E-mail is one of the greatest innovations of the modern age – if the people you know also use e-mail. The beauty of it is that you can write something brief, and it is immediate. Heavy computer users have e-mail conversations, sending short messages back and forth several times a day. Others check once a week, answering when they get a moment. It is a wonderful way to keep in touch with children and grandchildren because younger people love computers and will be motivated to write to you often if they get mail from you.

Then there's shopping. Go to a shopping site and you are likely to get more information about a product than you would in a store. On top of that Web sites often have better deals because they have less overhead than a brick and mortar store. Finally, your purchases are delivered to your door. How great is that?!

In Western countries, including e United States, computer use by people above about 50 is in the 20% range. Ninety percent of U.S. teenagers use computers and 60% of people between 10 and 50 years old in the United States use computers. According to a SeniorNet study conducted in 1996, three times the number of adults over 55 owned microwaves than owned computers. While the gap is probably smaller now, plenty of older adults still fear computers or profess to have no interest them.

The thing is that if you ever get to e point where mobility is an issue, the computer could become your window to the world. Shopping, games, contact with friends and family are all possible with an Internet connection and a modest computer. Learning some basic things you like to do is an investment in the future when you may depend on the machine to keep the texture of your life rich and varied.

There is little you can do to hurt it unless you get so frustrated you throw it out the window. If you are not a great typist you will find you can do many things with a mouse. The thing to do to get started is to identify something you like to do and just do that.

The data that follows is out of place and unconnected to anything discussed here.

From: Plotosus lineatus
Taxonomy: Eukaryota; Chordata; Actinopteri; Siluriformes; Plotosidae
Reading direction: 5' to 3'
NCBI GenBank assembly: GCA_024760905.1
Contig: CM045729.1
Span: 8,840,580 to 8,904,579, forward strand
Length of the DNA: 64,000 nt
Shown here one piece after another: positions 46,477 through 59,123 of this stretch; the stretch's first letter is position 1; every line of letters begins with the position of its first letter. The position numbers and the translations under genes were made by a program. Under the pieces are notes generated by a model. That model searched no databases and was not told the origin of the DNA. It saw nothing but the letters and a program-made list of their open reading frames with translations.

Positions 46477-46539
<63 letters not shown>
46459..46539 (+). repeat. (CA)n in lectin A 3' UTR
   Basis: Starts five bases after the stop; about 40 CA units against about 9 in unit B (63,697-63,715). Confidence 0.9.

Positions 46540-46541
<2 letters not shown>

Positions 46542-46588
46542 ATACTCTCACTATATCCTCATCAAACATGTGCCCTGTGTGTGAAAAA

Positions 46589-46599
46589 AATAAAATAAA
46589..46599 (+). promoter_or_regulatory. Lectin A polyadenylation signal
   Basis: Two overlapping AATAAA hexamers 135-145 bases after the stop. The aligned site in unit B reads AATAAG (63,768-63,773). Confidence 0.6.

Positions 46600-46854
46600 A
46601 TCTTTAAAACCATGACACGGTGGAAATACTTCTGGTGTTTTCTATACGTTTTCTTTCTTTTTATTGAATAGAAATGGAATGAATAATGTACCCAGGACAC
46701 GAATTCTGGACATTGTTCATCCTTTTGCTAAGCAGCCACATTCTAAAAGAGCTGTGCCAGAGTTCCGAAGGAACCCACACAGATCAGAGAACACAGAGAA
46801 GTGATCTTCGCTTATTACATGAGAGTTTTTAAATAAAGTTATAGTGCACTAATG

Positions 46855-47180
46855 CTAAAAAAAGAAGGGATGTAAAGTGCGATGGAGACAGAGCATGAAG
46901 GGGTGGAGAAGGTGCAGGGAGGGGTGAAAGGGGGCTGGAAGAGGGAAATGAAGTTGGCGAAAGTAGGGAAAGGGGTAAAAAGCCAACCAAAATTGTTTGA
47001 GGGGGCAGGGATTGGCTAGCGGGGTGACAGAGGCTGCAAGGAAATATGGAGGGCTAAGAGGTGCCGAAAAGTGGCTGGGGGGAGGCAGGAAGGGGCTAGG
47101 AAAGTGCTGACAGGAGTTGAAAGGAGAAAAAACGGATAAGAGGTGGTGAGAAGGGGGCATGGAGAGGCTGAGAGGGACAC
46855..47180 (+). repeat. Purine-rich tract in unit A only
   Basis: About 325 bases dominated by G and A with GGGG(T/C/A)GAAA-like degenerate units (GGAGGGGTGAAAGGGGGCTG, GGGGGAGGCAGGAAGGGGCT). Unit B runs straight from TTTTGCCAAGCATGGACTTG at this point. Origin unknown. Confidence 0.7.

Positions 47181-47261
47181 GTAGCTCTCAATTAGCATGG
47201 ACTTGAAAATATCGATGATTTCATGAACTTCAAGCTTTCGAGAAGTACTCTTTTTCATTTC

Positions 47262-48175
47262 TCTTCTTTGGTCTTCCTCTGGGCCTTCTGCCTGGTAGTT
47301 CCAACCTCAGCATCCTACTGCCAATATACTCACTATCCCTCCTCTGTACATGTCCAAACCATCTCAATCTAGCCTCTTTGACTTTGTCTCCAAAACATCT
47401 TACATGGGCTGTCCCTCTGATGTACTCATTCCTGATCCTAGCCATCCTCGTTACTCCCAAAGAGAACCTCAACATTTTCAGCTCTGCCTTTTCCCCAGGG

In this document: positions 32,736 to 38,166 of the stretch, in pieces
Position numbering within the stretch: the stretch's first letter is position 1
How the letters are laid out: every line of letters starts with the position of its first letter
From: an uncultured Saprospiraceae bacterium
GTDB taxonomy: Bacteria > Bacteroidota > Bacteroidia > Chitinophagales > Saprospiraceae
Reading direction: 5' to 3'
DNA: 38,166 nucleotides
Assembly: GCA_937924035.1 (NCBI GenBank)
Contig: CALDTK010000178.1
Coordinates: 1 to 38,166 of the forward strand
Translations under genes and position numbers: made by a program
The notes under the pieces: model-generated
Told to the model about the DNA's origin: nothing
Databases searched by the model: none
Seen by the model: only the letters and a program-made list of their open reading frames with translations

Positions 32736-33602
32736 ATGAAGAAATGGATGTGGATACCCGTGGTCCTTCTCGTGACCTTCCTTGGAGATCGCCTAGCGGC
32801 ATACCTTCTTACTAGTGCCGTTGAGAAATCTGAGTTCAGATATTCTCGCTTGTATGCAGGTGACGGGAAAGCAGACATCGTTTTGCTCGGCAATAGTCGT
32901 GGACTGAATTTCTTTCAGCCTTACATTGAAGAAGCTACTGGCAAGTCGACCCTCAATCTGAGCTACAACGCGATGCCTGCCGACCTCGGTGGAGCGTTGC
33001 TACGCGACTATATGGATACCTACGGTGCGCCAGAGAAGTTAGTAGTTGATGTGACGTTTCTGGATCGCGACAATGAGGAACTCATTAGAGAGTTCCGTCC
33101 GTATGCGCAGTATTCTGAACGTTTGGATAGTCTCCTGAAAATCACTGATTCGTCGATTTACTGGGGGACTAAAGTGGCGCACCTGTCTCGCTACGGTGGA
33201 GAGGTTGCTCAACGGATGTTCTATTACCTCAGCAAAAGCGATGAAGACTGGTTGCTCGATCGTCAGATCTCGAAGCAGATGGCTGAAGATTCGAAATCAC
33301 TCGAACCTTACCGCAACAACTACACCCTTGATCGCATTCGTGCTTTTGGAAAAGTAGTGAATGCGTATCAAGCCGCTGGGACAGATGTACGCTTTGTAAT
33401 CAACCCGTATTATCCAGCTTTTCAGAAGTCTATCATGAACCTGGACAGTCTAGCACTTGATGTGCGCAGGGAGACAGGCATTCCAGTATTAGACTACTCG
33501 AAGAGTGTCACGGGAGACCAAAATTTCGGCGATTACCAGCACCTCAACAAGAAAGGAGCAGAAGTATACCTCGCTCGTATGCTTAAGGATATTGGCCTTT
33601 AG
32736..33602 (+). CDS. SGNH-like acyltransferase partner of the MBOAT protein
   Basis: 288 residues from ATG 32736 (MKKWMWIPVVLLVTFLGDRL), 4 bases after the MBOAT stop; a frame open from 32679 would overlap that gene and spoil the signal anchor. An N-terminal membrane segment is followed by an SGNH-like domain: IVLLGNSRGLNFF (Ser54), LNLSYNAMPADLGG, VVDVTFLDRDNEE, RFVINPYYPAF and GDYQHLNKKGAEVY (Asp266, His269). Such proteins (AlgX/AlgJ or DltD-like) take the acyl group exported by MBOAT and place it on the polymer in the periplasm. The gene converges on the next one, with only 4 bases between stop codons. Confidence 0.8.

People sometimes think they have to learn about everything a new tool can do all at once. You don't. Computers can do a lot of things, but what you want to do is all that really matters. Besides, once you get over computerphobia the gadget is fun!

I'd like to thank Jack Gray, Bernadette Adams, Debbie Davis, Dan Young, Robert Fitzpatrick and numerous others for asking this question.

If you have a question on any technology topic that you'd like someone to tell you about, you can submit it via e-mail by clicking HERE. You will not receive a reply, but all topics will be considered.

About Michael E, Callahan

Michael E. Callahan, known around the world by the trademarked name Dr. File Finder, is regarded as the world's leading expert on shareware. Dr. File Finder works with software programs and developers full-time, and in the average year he evaluates 10,000 programs. Since 1982 he has evaluated over 250,000 software and hardware products. Mr. Callahan began evaluating software online in 1982 and no one has been at it longer. He currently works doing online PR and marketing for software companies, and is the Senior Content Producer for Butterscotch.Com.